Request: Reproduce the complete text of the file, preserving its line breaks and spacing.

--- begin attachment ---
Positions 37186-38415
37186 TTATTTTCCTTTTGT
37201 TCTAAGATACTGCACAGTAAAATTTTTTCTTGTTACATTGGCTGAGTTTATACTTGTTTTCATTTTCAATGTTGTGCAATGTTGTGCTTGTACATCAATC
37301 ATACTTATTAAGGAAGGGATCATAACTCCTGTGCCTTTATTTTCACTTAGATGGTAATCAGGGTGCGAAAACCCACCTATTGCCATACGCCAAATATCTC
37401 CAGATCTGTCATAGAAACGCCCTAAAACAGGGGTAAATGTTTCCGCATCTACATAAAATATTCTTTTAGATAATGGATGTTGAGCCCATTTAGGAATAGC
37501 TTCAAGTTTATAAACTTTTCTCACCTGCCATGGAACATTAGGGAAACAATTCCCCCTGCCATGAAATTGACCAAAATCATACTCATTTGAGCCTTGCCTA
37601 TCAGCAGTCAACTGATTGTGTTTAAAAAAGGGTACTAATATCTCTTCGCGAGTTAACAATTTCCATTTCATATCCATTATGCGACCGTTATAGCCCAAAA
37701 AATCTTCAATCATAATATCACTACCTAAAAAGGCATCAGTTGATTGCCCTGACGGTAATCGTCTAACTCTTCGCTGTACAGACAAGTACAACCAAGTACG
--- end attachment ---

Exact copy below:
Positions 37186-38415
37186 TTATTTTCCTTTTGT
37201 TCTAAGATACTGCACAGTAAAATTTTTTCTTGTTACATTGGCTGAGTTTATACTTGTTTTCATTTTCAATGTTGTGCAATGTTGTGCTTGTACATCAATC
37301 ATACTTATTAAGGAAGGGATCATAACTCCTGTGCCTTTATTTTCACTTAGATGGTAATCAGGGTGCGAAAACCCACCTATTGCCATACGCCAAATATCTC
37401 CAGATCTGTCATAGAAACGCCCTAAAACAGGGGTAAATGTTTCCGCATCTACATAAAATATTCTTTTAGATAATGGATGTTGAGCCCATTTAGGAATAGC
37501 TTCAAGTTTATAAACTTTTCTCACCTGCCATGGAACATTAGGGAAACAATTCCCCCTGCCATGAAATTGACCAAAATCATACTCATTTGAGCCTTGCCTA
37601 TCAGCAGTCAACTGATTGTGTTTAAAAAAGGGTACTAATATCTCTTCGCGAGTTAACAATTTCCATTTCATATCCATTATGCGACCGTTATAGCCCAAAA
37701 AATCTTCAATCATAATATCACTACCTAAAAAGGCATCAGTTGATTGCCCTGACGGTAATCGTCTAACTCTTCGCTGTACAGACAAGTACAACCAAGTACG